—Sarah Vance, Bookslut

The Street Was Mine (2002)

"...that rare combination--smart and accessible, challenging and downright fun to read. Megan Abbott's analysis ... connects all the dots in relating gender, sexuality and race relations in the popular culture of urban America—it represents the state of the art in contemporary cultural studies."

—Lisa Duggan, Professor of American Studies and History, New York University

"Abbott has produced a useful, elegantly simple genealogy of the hardboiled hero that should enable more scholars and teachers to make sense of the genre. This study courageously moves back and forth across gender and race lines, and successfully delineates the need for containment of the violent, anti-bourgeois hardboiled hero both inside and outside the text. ... her categories and tropes have contemporary relevance (and resonances) for any readings of neo-noir films, detective novels, urban thrillers, and the ongoing fascination of American audiences for the white male rebel loners."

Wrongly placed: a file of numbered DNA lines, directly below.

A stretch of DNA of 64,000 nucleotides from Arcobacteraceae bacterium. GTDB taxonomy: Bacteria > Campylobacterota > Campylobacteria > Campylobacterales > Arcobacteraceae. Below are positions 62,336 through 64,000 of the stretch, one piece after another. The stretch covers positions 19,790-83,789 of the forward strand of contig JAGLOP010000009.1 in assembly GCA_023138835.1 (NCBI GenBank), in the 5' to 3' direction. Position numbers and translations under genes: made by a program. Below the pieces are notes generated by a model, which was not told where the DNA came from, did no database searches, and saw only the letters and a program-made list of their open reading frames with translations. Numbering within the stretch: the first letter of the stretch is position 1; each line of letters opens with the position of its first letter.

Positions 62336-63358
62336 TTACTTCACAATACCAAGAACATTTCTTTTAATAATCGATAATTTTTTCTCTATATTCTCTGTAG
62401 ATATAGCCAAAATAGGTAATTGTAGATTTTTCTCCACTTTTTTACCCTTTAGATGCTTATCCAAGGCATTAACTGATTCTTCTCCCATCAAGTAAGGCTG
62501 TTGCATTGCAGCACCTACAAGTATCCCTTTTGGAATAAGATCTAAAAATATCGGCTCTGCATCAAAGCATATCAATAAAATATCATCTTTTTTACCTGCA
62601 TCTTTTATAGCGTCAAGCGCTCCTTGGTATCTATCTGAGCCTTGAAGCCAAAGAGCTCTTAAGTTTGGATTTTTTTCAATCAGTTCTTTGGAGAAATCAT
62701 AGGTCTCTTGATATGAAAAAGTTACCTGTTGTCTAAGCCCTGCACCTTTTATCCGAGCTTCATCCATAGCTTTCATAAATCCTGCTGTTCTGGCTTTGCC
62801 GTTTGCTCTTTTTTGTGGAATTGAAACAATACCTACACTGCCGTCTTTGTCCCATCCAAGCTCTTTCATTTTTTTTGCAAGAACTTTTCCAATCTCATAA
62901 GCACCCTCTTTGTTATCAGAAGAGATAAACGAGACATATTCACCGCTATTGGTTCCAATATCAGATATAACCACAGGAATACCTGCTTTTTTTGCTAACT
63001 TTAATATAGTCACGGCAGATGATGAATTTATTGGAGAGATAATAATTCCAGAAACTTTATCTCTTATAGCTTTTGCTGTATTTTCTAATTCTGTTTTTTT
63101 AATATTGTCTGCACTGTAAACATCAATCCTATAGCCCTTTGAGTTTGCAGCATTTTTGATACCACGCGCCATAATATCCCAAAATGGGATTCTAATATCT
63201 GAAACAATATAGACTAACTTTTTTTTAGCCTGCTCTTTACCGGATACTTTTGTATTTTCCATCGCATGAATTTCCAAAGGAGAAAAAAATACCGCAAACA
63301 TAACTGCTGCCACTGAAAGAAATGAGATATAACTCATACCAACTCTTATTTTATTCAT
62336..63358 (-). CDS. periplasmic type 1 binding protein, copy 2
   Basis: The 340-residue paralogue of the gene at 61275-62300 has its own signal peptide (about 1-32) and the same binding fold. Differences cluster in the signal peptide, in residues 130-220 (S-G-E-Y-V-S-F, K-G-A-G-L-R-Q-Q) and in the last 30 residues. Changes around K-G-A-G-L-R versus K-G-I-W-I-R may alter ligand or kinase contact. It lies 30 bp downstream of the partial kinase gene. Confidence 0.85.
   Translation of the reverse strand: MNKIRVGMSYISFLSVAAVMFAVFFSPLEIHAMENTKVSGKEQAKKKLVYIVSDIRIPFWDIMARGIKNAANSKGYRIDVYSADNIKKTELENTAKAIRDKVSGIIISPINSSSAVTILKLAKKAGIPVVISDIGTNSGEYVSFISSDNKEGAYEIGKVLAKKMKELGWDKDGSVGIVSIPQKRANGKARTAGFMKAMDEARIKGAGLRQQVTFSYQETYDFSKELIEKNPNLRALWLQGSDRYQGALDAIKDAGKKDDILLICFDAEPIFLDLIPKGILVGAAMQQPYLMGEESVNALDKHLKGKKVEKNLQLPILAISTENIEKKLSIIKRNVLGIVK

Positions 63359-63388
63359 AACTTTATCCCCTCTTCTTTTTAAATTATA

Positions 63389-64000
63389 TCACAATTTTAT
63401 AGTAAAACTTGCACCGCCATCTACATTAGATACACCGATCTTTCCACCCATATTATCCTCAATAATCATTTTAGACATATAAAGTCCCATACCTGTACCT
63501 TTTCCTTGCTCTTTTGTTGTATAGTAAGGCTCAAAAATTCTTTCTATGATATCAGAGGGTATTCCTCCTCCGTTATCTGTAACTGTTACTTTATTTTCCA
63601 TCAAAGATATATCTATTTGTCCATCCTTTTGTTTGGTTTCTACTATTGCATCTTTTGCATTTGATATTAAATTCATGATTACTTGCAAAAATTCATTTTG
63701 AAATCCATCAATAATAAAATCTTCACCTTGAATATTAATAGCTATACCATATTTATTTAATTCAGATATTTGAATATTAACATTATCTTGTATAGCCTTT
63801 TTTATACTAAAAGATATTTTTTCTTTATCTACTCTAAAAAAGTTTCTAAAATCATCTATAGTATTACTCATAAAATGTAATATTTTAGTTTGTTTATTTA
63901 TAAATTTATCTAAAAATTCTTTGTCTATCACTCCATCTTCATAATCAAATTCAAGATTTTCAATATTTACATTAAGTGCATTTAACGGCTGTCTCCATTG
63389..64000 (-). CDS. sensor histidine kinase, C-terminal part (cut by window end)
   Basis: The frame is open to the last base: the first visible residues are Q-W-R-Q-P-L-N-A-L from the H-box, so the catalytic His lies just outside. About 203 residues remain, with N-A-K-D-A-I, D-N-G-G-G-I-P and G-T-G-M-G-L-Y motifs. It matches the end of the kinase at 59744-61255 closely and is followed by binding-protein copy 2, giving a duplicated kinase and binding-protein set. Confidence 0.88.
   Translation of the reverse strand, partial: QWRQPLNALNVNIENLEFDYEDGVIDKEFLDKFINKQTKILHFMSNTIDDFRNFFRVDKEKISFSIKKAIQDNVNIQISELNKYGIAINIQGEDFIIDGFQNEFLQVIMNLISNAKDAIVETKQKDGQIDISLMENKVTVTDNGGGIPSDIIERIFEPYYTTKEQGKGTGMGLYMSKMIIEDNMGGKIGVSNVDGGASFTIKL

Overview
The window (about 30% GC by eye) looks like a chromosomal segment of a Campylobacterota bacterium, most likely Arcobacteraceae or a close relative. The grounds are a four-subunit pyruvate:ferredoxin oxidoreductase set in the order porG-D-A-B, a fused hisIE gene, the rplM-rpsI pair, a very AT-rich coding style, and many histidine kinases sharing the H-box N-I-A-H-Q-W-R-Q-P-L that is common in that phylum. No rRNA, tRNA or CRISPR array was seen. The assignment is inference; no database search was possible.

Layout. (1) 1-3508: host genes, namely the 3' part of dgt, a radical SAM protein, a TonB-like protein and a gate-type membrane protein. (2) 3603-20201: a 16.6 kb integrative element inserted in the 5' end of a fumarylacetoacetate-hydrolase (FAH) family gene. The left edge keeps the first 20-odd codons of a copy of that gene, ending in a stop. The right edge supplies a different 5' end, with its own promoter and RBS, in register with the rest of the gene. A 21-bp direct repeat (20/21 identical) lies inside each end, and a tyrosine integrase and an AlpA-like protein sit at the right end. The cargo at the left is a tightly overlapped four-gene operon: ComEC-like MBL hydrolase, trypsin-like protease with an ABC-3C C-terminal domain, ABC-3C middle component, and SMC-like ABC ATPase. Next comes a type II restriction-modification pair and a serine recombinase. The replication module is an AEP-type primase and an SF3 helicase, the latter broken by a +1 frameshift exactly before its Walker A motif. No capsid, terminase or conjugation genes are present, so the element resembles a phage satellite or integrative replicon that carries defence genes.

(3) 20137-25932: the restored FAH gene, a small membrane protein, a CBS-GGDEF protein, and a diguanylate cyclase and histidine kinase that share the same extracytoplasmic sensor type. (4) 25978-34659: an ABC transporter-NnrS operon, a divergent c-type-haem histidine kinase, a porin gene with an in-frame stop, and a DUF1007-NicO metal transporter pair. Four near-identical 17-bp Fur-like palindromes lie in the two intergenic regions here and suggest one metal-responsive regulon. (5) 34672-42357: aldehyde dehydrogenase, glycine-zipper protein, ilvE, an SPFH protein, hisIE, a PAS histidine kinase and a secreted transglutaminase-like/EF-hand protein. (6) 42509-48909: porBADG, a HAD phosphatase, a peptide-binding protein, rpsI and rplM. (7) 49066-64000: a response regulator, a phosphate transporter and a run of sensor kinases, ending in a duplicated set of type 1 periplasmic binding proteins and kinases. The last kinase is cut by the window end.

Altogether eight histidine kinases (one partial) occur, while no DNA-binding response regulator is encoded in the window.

—Joel Dinerstein, Ithaca College

"The Street Was Mine captures the danger, the aura, the smoky isolation of hardboiled fiction and film noir. Megan Abbott exposes the instabilities of race, gender and sexuality that make the 'tough guy' ... seem not so tough after all. ... Arguing that 'popular literature can be dangerous' Abbott contributes to our understanding of U.S. popular culture from the Depression to the Cold War era, from pulp fiction to Hollywood cinema."

—Carolyn Dever, Professor of English, Vanderbilt University